Looking back, and looking forward, with fresh expressions in Scotland

Monday, 14 December, 2015

It has been a busy year for those developing, encouraging and championing fresh expressions of church in Scotland.

The Church of Scotland is currently initiating research into new forms of church attached to all denominations or no denomination at all, across the country. These new ways of being church – whether known as missional communities, church plants, Messy Church or fresh expressions - are making an increasing impact in a variety of areas and the research is part of what will be a major survey to understand the size and impact of its congregations in parishes the length and breadth of Scotland. The pilot research will be followed up with formal suggestions for change offered to the General Assembly in 2016 before the full survey is conducted.

The Church of Scotland says,

Research within the Church of England has raised the profile of fresh expressions, offering clarity and hard data to those responsible for resourcing and training people for this work. If you lead such a group and are willing to be part of the Scottish research please give details - the reference number will be your name.


Oban resources

The research comes in the wake of Going for Growth events in Oban, Shetland and Linlithgow which delivered support and encouragement to anyone interested in encouraging mission, creating new worshipping communities and developing new ways to express faith.

An afternoon session in Oban was for those with a Presbytery responsibility for Planning, Mission, Training or Education while an evening session, open to all, explored exciting new developments, resources and initiatives. Equip - which brings together inspiring speakers, practical ideas and resources for congregations - offered a series of workshops. Equip events were held in Motherwell and New Deer

The Going for Growth event series is part of the Emerging Church initiative created through a partnership between the Ministries and the Mission and Discipleship councils. Events are being held in every region of Scotland over a three-year period.


Going for Growth

In June, the Going for Growth Summer School in Dundee welcomed 60 ministers, elders and delegates from across Scotland keen to know how to put the fresh expressions' philosophy to work in their own contexts.

It goes beyond just giving permission or blessing, it's a paradigm shift in how we understand church,

said Lesley Hamilton Messer, Church Without Walls team leader for the Mission and Discipleship Council.

Quite a few people told us that this is not the latest fad; it's a completely new way of working. Relationships come before structures with a focus on building trust and service to the community.

Rev Alister Bull, Mission and Discipleship Council Secretary said the Summer School was a highpoint.

The programme was filled with grounded research and inspiring stories that engaged fully with challenges which the Church in Scotland is facing,

he said.

I saw first-hand an engaged and energetic gathering of committed people who have a renewed vision for the Church of Scotland.

Reverend Norman Smith, Convenor of the Emerging Church Group who ran the events said,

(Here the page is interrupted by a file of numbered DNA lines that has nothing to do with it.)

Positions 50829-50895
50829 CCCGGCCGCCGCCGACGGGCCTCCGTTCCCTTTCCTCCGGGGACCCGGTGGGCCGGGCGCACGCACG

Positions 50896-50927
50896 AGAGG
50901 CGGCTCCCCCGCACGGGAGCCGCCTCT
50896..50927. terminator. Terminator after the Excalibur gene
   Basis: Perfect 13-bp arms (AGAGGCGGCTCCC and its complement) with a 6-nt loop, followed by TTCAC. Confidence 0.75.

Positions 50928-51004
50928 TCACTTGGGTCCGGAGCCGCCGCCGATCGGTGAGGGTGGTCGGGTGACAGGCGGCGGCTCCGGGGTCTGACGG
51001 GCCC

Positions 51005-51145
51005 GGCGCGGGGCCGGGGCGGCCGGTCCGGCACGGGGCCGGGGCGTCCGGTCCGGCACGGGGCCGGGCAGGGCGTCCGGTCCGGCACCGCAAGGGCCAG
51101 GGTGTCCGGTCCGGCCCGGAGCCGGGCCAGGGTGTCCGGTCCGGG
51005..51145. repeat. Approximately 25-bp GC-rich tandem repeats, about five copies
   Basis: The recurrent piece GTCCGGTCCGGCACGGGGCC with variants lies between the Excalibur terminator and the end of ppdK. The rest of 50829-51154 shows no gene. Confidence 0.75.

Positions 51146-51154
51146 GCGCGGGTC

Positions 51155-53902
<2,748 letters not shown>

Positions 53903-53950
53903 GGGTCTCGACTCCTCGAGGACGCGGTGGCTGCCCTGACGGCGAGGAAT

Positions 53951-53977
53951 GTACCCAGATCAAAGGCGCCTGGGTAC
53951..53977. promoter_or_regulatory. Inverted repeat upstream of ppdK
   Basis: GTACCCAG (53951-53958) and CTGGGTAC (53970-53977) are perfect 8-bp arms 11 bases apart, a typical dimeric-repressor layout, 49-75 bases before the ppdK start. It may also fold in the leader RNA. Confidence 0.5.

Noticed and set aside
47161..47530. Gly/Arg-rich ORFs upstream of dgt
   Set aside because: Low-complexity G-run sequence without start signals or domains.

We have seen these events really encourage and inspire people in their faith across Scotland. The Summer School was a significant moment for the attendees with many encountering fresh expressions for the first time whilst others moved further along their journey. As a church, we are very happy with how it went and are looking forward to our 2016 school.

The four-day residential event involved keynote speakers Phil Potter, team leader of Fresh Expressions; George Lings, Director of the Church Army research unit and Doug Gay, Lecturer in Theology and Religious Studies at Glasgow University.


The Moderator of the General Assembly of the Church of Scotland, John Chalmers, said it was

time to experiment in new ways of doing ministry and mission; it’s time to share our experiences across the church.


I am concerned that messy church can be considered a worshipping community: A hallmark of the church against the prevailing culture is to not be a self selecting club , but inclusive of all types of people: It seems to me that Messy church appeals tpo peoples selfish motivations - their kids get lots out of it , but it misses the point on intrinsic values - purpose of life. I also have concerns that it bends prevailing culture to a superficial service of the gospel rather than challenging the assumptions of the current age - and so when kids grow tired of the format the parents move on too as they are not changed in their intrinsic values.
If Messy church could work with the need to transform our selfish consumerist unsustainable society into something where respect for God Creation and well as salvation of souls was inherent I believe more adults would see the relevance for their less extrinsic values and respond to the the challenge to take up their cross and follow Jesus.

so a fresh expression of messy church that works out doors, with natural materials, with renewable resources and less with instant stuff that ends up in land fill would be a start. Christian families joyfully travelling actively to Messy church, enjoying making bread out of organic flour, enjoying plants and flowers , never seeing any icing and refined sugar, using fire and clay and water ,enjoying the seasons....are these things reflected in the bible stories and topics covered, the resources provided?

Does Messy Church need a Green Make over to fit in with the need to look after god Creation?

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